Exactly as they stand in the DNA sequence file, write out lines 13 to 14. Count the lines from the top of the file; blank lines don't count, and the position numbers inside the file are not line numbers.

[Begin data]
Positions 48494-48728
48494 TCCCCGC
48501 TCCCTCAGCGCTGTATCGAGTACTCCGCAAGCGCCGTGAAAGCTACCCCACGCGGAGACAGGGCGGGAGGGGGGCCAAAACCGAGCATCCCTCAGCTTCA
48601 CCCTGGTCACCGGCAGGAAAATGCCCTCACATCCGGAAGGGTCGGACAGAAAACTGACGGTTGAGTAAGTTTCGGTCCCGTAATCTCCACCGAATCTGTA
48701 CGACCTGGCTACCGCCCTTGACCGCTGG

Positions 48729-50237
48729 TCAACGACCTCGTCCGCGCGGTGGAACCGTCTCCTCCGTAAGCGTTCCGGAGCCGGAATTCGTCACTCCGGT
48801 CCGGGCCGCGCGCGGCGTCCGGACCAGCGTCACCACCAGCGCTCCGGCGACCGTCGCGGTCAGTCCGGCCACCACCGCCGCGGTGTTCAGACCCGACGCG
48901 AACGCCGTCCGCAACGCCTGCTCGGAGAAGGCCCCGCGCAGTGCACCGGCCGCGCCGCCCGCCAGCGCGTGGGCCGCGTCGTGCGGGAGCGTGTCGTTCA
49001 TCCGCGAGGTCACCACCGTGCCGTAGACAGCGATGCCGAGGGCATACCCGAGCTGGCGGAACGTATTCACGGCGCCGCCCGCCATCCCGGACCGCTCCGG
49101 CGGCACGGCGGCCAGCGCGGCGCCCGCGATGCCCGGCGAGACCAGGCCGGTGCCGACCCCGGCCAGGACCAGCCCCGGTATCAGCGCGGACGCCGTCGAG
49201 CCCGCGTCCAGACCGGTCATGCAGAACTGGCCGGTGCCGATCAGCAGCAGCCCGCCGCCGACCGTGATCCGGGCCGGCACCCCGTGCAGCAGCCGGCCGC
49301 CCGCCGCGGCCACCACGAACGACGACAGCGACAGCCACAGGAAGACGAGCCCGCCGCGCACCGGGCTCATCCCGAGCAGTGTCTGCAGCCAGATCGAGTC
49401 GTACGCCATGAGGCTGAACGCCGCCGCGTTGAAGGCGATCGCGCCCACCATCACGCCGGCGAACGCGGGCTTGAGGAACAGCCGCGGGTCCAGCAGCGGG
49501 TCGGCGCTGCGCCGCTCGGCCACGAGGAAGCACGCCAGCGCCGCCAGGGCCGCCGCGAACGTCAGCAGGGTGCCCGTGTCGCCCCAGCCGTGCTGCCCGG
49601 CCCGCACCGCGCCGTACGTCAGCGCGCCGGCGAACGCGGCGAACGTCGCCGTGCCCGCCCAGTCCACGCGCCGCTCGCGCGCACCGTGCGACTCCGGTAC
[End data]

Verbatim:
49301 CCGCCGCGGCCACCACGAACGACGACAGCGACAGCCACAGGAAGACGAGCCCGCCGCGCACCGGGCTCATCCCGAGCAGTGTCTGCAGCCAGATCGAGTC
49401 GTACGCCATGAGGCTGAACGCCGCCGCGTTGAAGGCGATCGCGCCCACCATCACGCCGGCGAACGCGGGCTTGAGGAACAGCCGCGGGTCCAGCAGCGGG